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Since witches were indicative of evil and the supernatural in Shakespeare's day, having them introduce the first scene of the play starts the play with a sense of foreboding that something sinister and/or evil will occur. They agree to meet again on the heath when the battle is over. They expressly note that they will meet with Macbeth. Given that the witches represent evil, their upcoming meeting with Macbeth suggests that the supernatural world and the world of humans (Macbeth) will interact. Particularly, the witches will have some impact on Macbeth himself. The final lines blatantly indicate that bad things will happen.
Fair is foul, and foul is fair.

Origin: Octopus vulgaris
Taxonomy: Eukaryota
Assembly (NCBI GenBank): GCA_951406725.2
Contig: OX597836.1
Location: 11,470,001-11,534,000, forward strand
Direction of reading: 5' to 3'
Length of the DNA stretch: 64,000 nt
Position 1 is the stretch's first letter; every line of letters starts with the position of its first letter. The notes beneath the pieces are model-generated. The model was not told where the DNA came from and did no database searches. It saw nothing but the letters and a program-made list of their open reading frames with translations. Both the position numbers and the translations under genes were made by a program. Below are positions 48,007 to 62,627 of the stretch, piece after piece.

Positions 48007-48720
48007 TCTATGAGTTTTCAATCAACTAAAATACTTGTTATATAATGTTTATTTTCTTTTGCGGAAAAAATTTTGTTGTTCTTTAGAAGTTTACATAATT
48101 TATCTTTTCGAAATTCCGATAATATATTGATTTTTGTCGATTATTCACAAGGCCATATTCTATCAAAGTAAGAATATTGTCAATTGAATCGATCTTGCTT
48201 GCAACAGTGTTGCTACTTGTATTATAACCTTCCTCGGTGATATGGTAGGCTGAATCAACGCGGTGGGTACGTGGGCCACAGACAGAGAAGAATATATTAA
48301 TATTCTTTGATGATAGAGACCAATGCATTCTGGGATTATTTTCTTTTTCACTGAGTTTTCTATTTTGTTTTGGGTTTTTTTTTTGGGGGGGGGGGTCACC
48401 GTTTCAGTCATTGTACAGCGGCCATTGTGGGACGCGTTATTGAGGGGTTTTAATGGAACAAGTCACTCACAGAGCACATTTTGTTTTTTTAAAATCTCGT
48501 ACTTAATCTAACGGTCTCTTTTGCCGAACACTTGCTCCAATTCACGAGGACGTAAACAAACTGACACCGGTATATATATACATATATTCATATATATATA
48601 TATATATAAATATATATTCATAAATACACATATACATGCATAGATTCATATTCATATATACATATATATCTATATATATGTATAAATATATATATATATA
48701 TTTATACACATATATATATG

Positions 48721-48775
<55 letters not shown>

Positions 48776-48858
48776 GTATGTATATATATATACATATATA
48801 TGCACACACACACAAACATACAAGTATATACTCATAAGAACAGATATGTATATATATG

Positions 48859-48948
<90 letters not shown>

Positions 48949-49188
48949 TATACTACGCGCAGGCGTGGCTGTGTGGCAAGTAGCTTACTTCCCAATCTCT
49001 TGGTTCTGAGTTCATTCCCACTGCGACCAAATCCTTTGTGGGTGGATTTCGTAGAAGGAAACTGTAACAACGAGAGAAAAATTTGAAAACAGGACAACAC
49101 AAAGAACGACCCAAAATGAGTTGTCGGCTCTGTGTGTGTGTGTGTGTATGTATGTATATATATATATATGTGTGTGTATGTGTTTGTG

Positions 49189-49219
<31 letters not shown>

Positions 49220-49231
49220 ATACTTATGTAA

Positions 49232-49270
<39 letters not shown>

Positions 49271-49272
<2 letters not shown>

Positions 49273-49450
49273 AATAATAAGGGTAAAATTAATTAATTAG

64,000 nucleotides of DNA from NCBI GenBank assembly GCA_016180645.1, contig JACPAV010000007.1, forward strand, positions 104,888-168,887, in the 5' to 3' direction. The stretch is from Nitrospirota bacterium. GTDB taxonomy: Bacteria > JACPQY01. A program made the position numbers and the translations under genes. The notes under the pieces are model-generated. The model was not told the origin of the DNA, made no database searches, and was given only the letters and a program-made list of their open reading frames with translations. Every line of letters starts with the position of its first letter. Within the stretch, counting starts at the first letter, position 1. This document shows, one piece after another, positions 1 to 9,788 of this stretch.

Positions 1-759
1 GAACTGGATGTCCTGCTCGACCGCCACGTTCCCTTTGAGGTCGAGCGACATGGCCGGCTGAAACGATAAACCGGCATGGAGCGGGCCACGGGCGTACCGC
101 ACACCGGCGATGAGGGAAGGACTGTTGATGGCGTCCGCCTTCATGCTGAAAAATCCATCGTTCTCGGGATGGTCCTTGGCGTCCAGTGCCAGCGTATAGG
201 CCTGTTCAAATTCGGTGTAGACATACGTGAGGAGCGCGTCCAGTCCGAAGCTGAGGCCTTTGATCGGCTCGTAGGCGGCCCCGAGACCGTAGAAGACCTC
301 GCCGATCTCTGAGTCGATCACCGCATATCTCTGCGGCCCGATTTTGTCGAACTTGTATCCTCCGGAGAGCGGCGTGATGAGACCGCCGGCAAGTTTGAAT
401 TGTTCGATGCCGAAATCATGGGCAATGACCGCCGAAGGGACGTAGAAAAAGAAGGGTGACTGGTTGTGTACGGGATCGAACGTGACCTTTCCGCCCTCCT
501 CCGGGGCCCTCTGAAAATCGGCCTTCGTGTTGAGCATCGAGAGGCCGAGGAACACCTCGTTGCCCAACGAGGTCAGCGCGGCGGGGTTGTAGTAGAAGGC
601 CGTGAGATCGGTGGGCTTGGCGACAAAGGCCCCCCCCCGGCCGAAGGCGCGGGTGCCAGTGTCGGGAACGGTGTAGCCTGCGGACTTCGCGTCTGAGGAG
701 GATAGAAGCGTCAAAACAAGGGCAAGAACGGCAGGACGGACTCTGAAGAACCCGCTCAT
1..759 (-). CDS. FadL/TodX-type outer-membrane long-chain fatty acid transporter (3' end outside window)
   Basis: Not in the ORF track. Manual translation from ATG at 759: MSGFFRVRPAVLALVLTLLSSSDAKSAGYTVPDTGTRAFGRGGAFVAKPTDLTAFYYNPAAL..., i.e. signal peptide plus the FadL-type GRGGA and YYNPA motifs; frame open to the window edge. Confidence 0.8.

Hover through the fog and filthy air. (I.i.11-12)
In the next scene, we learn that Macbeth has fought bravely, a loyal servant to the king. At that point, Macbeth is described in good terms. But as the witches indicated that they will meet with Macbeth (in Scene Three), and as they indicated that what was good will become evil ("Fair is foul"), they allude, at least to the potential, that their upcoming meeting with Macbeth will have to do with a transition from good ("fair") to evil ("foul").
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